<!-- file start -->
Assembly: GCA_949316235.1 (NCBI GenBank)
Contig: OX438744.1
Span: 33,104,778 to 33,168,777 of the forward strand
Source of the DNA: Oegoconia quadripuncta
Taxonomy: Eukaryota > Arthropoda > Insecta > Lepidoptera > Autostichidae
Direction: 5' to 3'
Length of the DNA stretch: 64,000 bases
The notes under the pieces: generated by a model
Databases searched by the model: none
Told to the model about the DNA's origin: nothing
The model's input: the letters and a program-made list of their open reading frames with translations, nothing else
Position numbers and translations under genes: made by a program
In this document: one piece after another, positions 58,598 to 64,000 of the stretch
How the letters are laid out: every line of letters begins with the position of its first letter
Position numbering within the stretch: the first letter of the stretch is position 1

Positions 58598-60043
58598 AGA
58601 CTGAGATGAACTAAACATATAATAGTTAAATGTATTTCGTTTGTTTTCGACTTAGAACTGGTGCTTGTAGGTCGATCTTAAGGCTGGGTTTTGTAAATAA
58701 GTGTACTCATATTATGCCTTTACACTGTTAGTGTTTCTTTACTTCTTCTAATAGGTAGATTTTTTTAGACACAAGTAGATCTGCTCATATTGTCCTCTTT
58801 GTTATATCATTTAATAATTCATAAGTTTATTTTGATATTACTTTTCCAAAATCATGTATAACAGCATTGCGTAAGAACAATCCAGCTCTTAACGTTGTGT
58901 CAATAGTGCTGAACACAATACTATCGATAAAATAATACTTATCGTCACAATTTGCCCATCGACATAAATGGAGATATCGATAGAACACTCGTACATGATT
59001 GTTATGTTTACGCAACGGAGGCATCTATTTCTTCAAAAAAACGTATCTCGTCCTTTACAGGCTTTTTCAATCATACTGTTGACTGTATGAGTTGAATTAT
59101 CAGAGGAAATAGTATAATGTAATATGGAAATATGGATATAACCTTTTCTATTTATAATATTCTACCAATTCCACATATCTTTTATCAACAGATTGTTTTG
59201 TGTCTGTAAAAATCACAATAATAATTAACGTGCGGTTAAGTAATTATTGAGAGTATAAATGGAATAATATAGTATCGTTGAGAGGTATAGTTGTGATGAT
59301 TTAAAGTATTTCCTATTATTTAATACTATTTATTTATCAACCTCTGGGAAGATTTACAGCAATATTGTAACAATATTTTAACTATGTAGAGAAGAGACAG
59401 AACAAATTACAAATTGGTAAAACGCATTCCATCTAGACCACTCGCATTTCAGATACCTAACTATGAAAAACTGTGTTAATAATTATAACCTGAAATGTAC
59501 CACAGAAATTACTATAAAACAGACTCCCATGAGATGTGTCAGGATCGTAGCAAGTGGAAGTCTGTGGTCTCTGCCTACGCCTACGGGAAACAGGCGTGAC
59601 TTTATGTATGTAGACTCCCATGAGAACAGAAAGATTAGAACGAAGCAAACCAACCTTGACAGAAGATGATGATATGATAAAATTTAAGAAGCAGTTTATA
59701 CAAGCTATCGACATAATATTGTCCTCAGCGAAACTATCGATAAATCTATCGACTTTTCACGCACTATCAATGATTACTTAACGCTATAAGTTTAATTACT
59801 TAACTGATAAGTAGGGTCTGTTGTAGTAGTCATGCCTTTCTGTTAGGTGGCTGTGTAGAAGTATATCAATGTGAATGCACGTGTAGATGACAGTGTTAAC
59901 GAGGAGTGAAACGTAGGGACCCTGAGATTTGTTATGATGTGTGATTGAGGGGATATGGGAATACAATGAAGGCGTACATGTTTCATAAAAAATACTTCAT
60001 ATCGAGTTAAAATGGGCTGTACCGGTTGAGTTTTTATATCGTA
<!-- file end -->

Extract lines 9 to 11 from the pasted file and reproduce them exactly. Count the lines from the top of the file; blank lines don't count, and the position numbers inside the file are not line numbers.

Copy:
Databases searched by the model: none
Told to the model about the DNA's origin: nothing
The model's input: the letters and a program-made list of their open reading frames with translations, nothing else